Berman said he was distressed at being removed from the country he held so dear to him, for all its shortcomings. While hundreds of people were risking their lives to cross illegally to the West, Berman’s heart yearned for the East. “With me, everything has always been the other way around – that’s almost the basic law,” he said.
Biermann’s dismissal led to protests by East Germany’s most famous artists, writers, and actors, and the government responded with further repression of artistic expression that remained in force until the fall of the Berlin Wall, 13 years later.
After German reunification in 1990 – in which he played an important role – Biermann remained active, albeit less in the spotlight. He continued to be a respected figure in the German left, even as he expressed unpopular opinions among his comrades: he supported the American-led war in Iraq, and criticized the peace movement that grew against it.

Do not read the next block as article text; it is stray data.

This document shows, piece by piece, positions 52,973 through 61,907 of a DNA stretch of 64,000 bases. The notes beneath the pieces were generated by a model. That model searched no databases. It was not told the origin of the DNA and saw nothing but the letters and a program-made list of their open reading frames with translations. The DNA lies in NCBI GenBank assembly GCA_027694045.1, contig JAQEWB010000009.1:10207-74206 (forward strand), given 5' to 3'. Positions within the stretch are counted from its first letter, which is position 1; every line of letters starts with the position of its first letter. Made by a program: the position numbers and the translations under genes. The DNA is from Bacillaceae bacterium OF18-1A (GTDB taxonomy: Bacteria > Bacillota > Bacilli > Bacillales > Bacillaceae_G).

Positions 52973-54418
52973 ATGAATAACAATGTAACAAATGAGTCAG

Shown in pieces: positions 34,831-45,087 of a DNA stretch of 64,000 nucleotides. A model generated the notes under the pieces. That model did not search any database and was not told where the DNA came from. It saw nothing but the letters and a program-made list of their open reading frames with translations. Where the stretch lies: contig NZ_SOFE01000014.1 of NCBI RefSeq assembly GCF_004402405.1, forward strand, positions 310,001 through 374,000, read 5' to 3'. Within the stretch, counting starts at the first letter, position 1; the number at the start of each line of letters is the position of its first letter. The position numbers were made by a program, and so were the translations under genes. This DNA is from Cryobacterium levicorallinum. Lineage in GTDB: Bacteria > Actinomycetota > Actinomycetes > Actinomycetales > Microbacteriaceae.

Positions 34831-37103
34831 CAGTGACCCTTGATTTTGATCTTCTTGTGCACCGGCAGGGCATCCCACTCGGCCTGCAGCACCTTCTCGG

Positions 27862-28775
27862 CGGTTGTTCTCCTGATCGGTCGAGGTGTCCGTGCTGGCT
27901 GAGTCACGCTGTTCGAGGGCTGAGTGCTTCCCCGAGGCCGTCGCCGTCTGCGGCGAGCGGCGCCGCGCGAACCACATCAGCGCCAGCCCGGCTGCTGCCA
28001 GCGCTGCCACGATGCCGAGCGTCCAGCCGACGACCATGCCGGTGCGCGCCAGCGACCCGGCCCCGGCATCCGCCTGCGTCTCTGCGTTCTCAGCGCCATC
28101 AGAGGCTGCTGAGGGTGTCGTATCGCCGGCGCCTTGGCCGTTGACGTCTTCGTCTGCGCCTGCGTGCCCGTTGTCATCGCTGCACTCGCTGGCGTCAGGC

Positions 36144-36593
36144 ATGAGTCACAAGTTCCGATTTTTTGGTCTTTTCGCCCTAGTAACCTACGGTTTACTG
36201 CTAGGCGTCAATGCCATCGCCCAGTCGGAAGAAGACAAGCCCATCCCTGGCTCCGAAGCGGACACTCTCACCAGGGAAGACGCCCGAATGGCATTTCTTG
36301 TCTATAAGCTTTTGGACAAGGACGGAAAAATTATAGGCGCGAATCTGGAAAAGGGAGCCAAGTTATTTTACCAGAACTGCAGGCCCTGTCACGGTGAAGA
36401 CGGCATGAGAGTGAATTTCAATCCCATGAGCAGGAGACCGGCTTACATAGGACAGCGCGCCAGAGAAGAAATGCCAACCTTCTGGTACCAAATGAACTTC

Standing in front of the wrought-iron Eagle Bridge in Berlin, Biermann recalled writing one of his most famous songs, “The Song of Prussian Icarus,” after he and Ginsburg crossed the bridge in 1976 and took pictures in front of the bird. Berman recalls that they bet on which of them would bring the iron creature to poetry.
That song, which has become one of his most famous, is Biermann’s archetypal ballad, a lyrical critique of the East German state that notes:
Barbed wire grows slowly
in the skin, chest, and bones
in gray brain cells
As the tour boats passed under their perch on the bridge, the same eagle looked out on a very different world. If Biermann now has an official place in German history, it is because of the role he played in shaping it.
Wolf Biermann: German poet and songwriter
until January 14, 2024, at the German Historical Museum in Berlin; dhm.de.